3 Pieces of Camera Gear That Surprised Me

3 Pieces of Camera Gear That Surprised Me
I have owned, reviewed, or tested an inordinate amount of camera gear over the years — cameras, lenses, bags, lighting — and as a result, I'm not easily surprised. That isn't to say I'm never surprised, however, and here are a few times I was.

Have you ever tried a piece of camera equipment and been caught completely off guard? Perhaps you had low expectations for something, or you had some preconceived notions, or it was a little too cheap to warrant much hope of quality. Whatever the case, make sure you share the gear that surprised you in the comments below.

This eclectic mix of gear might not be an exhaustive list of equipment that has surprised me, but it's likely the top three.

Olympus OM-D E-M1 Mark III

In 2020, Olympus (just before they became OM SYSTEM) was kind enough to send me to Costa Rica to review their upcoming camera, the OM-D E-M1 Mark III. They put me in one of the most beautiful and vibrant countries on earth, they gave me a plethora of interesting subjects, a new camera, and more lenses than I could carry. Nevertheless, I didn't like Micro-Four-Thirds (MFT) cameras. I had tried a few and I found the results disappointing in everything from raw file flexibility, to crop possibilities, to bokeh. I did my damnedest to stay open-minded and neutral, but I needn't have bothered: the camera won me over anyway.

For an extended version of this section (a whopping 3,300-word version!) you ought to read my original review. In all honesty, the raw files were a bit tough to work with, I couldn't crop as much as I was used to, and the bokeh was pretty ugly comparatively speaking (albeit only to photography dorks), but the camera blew my mind in many ways. The tech inside this thing is still some of the best I've ever seen in a camera, with Live ND and Starry AF (that means autofocus; wash your mouth out) really making life a lot easier. However, and I'll just quote myself here: "Live Composite is borderline wizardry and by far the greatest feature addition I've seen on a camera for years." Approaching four years later and that's still true.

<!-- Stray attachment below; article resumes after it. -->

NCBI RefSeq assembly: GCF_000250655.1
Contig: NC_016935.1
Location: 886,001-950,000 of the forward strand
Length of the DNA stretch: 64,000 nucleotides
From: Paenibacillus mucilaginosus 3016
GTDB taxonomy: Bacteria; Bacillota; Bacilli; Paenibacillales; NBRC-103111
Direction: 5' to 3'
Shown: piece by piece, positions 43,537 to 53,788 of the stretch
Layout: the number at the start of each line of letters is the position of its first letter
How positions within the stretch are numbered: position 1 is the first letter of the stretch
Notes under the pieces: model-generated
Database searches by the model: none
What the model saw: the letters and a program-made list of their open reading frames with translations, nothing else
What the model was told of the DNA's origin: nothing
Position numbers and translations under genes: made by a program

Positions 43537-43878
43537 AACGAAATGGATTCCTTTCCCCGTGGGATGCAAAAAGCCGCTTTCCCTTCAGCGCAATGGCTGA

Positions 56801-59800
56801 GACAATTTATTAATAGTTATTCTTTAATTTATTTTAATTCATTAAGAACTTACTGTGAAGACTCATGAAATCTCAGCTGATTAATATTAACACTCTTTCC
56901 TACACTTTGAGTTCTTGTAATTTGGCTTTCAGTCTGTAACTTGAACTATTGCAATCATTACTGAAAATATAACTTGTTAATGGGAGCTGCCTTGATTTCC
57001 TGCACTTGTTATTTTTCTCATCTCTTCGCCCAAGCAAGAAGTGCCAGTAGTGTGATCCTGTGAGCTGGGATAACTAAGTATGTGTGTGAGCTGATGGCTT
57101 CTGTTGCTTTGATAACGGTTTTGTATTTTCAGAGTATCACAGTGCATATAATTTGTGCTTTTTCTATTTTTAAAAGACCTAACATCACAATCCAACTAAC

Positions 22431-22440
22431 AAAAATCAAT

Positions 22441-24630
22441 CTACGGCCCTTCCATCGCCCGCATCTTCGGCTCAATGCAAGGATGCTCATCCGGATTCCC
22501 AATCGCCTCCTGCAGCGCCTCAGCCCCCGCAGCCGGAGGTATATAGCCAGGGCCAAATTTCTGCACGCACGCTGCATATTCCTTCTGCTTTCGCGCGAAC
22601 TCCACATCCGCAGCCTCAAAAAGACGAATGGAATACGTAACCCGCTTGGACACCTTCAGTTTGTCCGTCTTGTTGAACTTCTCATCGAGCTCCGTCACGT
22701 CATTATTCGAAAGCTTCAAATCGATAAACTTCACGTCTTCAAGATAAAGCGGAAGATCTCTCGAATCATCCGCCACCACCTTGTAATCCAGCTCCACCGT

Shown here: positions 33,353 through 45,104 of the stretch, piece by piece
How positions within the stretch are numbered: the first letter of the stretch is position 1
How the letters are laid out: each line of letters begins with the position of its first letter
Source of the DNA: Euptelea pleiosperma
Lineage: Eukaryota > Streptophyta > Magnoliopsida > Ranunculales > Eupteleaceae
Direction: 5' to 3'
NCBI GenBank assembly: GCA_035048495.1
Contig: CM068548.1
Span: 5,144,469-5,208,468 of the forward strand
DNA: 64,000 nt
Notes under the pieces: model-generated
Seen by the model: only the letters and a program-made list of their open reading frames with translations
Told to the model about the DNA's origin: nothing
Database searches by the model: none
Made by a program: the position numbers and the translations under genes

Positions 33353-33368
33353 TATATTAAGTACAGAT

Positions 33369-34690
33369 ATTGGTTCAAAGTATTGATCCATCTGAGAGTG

Canon (or any) 70-200mm f/4

This might be the most unexpected inclusion on this list, but when the idea came to me, it was one of the first I wrote down. I hadn't been a photographer very long when I bought this lens, but I knew I wanted a 70-200mm. There were precious few options back then, and as a Canon user, I felt as if their L range option would be perfect. The difficulty was that I didn't have much money — I was at university still — and even an old used version held its value absurdly well. I remember scouring eBay and other reselling sites looking for a batter f/2.8, but alas, they didn't exist. I found some 70-200mm f/2.8s that were dented, scratched, and their awful hospital-war-color barrels were almost faded to an even less appealing color; even they were expensive!

I eventually conceded that perhaps I had to look at an f/4, but I was not happy about it. I wanted that beautiful bokeh, the clean subject separation, the low-light capabilities, and all the other things I'd heard other photographers talk about. But, an f/4 version — which looked almost identical in almost every other regard — was available for £300 in good condition, with its original box, pouch, manual, and tripod collar. I had to accept that was what my budget allowed for, and I bought it.